The following are the thermal limitations of plating systems when nickel is used as an underplate:
|Cobalt Hardened Gold:||125°C — Cobalt will diffuse to the surface at temperatures >125C|
|Nickel:||150°C — Nickel will diffuse to the surface at temperatures >150C|
|Tin and its Alloys:||105°C — Softening temperature|
|Gold Flash Palladium Nickel:||125°C|
Relative to the cold side, all of the above materials may be used at -65°C except for tin and its alloys which should be limited to -40°C.
If nickel is not used as an under-plate, copper diffusion can occur quickly when gold is used. The following table illustrates time at temperature which would result in unstable resistance levels being reached.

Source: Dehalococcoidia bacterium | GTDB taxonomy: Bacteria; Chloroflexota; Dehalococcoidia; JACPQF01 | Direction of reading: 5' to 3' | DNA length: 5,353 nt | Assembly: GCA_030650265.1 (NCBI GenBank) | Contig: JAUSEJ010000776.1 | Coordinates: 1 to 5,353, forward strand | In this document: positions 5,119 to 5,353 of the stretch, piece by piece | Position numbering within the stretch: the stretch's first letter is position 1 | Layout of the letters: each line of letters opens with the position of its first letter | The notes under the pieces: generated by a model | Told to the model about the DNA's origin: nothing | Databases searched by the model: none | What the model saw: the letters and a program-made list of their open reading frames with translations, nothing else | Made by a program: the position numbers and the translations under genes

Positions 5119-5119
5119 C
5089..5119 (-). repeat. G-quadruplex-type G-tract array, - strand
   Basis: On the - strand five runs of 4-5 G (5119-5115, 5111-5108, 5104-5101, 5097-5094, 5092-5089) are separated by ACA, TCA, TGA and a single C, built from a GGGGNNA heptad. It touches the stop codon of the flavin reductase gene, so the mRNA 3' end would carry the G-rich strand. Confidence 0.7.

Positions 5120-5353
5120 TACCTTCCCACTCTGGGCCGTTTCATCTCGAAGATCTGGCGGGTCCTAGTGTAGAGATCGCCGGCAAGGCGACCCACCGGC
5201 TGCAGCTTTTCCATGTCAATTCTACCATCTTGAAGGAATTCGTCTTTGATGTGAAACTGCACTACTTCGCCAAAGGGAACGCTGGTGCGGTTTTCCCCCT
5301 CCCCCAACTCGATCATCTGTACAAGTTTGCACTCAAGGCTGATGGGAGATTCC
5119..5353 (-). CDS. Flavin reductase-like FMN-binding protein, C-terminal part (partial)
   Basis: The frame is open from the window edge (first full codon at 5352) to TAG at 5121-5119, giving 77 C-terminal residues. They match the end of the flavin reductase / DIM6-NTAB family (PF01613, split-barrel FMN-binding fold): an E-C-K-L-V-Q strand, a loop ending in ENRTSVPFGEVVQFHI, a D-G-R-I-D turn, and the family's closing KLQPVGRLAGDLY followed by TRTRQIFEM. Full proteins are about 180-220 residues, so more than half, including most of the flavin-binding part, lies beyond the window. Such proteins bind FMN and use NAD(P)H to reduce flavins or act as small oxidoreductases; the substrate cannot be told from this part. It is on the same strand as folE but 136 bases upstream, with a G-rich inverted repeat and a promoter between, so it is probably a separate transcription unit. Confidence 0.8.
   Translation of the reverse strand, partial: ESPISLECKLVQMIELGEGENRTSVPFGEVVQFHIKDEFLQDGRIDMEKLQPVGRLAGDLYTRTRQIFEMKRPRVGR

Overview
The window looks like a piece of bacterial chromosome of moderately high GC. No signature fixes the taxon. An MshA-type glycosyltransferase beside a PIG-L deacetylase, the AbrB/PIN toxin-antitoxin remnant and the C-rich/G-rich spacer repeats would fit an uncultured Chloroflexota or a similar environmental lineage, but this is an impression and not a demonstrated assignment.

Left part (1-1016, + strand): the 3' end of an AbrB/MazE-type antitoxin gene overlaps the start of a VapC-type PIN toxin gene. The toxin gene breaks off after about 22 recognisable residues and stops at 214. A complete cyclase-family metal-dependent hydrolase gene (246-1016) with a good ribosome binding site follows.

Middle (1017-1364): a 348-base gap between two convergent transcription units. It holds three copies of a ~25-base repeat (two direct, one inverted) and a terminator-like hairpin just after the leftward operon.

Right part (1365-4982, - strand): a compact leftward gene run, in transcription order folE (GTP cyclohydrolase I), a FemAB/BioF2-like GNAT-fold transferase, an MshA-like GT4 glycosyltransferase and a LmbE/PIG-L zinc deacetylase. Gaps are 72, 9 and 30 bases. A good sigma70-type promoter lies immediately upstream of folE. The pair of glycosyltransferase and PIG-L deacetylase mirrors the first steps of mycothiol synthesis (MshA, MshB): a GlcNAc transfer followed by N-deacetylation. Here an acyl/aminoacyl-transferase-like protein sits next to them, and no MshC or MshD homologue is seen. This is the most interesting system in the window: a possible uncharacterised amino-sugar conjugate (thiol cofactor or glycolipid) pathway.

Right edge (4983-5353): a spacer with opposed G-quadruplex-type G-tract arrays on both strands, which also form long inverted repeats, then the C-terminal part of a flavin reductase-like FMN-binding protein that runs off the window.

|100 micro-inch Au over Copper||100 micro-inch Au over Nickel|
|100°C||≈ 30 Days||No Evidence|
|125°C||10 Days||No Evidence|
|150°C||2 Hours||>100 Days|
For tin (alloys), the problem is intermetallic formation. The figure below illustrates time/temperature realtionship and intermatallic thickness. The intermatallic is resistive. Thus if 100 µinch of tin is plated over a substrate, in less than 2 years at 50°C, the total coating will be intermetallic and will cease to function.